Thursday, October 30, 2014

PACS administrators should lead strategic shift to enterprise imaging

Paul Chang, MD, University of Chicago
As many health care organizations move from radiology-centric PACS systems to enterprise imaging, the challenge of making it all work to improve workflow for providers and patients requires a paradigm shift in thinking, says Paul Chang, MD, professor of radiology and vice chair of radiology informatics at the University of Chicago Medicine.

Dr. Chang has been a leader in imaging informatics and is a sought after speaker at major health care IT symposia including HIMSS, SIIM and RSNA, where he will be presenting and leading several discussions at RSNA 2014, Nov. 30 - Dec. 5. He is an outspoken advocate for strategic thinking in the development of health care enterprise IT.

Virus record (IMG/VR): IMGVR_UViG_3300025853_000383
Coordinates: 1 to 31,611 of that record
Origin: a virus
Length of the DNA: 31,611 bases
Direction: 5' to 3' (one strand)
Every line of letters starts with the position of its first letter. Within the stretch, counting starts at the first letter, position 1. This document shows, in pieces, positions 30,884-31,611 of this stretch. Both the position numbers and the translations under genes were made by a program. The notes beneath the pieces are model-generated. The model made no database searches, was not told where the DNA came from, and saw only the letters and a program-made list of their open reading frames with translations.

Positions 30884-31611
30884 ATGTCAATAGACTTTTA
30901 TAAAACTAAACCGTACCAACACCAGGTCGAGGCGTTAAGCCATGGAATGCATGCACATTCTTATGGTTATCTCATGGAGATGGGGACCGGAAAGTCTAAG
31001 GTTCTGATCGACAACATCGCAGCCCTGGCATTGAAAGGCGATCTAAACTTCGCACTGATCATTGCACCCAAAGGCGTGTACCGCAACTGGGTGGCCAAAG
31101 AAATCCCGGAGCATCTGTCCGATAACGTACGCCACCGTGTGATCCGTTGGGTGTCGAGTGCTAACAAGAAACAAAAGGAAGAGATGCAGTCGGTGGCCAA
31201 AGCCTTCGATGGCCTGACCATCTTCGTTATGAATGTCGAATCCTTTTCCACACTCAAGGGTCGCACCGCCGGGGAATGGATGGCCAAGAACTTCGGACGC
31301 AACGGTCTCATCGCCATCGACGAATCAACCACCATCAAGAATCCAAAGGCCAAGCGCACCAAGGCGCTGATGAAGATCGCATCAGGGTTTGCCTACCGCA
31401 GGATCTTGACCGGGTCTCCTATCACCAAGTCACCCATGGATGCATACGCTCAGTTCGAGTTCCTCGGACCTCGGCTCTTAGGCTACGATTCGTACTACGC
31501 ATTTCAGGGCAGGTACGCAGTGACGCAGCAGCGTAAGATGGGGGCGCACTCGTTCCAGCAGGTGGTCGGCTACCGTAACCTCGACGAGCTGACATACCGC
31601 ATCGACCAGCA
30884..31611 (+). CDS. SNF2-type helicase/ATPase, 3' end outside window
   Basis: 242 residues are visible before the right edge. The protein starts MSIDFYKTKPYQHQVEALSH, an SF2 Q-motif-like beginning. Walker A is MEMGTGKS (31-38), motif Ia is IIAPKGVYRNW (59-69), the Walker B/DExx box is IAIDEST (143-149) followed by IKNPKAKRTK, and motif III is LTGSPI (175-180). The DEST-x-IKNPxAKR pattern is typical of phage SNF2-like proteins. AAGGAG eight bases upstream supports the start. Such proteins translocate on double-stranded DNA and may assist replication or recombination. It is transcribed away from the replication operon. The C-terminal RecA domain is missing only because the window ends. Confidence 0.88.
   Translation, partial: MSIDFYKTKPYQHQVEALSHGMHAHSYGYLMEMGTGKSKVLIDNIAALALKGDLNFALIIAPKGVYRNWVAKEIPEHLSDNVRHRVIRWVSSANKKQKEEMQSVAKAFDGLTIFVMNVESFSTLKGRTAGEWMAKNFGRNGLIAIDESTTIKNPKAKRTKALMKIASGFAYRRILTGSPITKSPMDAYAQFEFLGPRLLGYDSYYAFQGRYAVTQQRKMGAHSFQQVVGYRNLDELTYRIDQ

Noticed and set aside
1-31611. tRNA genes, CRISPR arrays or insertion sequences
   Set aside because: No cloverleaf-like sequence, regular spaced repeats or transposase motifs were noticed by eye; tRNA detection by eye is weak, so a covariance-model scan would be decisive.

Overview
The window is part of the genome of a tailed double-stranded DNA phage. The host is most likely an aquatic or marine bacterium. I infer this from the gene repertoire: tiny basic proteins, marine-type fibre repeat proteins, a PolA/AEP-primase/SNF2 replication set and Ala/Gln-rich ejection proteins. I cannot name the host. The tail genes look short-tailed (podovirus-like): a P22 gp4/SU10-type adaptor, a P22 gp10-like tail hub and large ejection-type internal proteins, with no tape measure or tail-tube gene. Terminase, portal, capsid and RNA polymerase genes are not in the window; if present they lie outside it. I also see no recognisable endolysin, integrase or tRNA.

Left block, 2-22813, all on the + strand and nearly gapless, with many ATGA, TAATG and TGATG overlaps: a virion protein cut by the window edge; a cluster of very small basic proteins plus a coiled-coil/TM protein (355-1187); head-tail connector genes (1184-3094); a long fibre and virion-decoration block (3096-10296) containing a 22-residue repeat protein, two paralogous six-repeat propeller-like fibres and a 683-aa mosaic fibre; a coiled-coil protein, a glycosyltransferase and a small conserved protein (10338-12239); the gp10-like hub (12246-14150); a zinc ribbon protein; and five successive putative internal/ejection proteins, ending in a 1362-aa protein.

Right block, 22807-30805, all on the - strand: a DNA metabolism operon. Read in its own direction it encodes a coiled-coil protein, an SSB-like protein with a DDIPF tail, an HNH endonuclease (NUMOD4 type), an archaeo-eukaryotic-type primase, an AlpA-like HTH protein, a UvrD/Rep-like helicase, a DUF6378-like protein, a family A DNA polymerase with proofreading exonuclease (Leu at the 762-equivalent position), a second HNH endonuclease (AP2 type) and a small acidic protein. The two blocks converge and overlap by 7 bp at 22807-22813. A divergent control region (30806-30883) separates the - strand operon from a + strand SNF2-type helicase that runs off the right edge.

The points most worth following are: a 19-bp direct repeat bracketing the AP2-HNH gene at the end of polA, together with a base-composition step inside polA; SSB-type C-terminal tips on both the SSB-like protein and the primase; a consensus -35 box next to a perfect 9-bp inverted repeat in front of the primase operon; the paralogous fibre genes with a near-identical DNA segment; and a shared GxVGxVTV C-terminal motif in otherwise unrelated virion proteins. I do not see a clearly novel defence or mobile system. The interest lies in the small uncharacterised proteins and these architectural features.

“The PACS administrator must establish a comprehensive framework, a strategic perspective toward enterprise imaging,” he told PARCA eNews by phone. “It is not just how to get images outside the firewall, or how to get cardiology online, what is needed is a reproducible methodology."

Chang believes PACS administrators should play the key role in enterprise imaging. “To me this is an important opportunity for the PACS administrator, to be the go-to person, to take on the responsibility for the enterprise,” he says. “It is a wonderful position to be in because no one else in the enterprise is better positioned to solve this problem.”

One of the reasons he says, is that while PACS administrators started out by eliminating film, they quickly learned that the real benefit wasn’t so much the conversion to digital imaging as it was improvements in workflow. He says lessons learned in radiology with respect to interoperability, workflow optimization, etc can be leveraged and applied to enterprise imaging.

Dr. Chang proposes a five-point checklist for developing the necessary framework to optimize enterprise imaging workflow. The framework should consider:
  • Image acquisition model
  • Identifying the “RIS equivalent”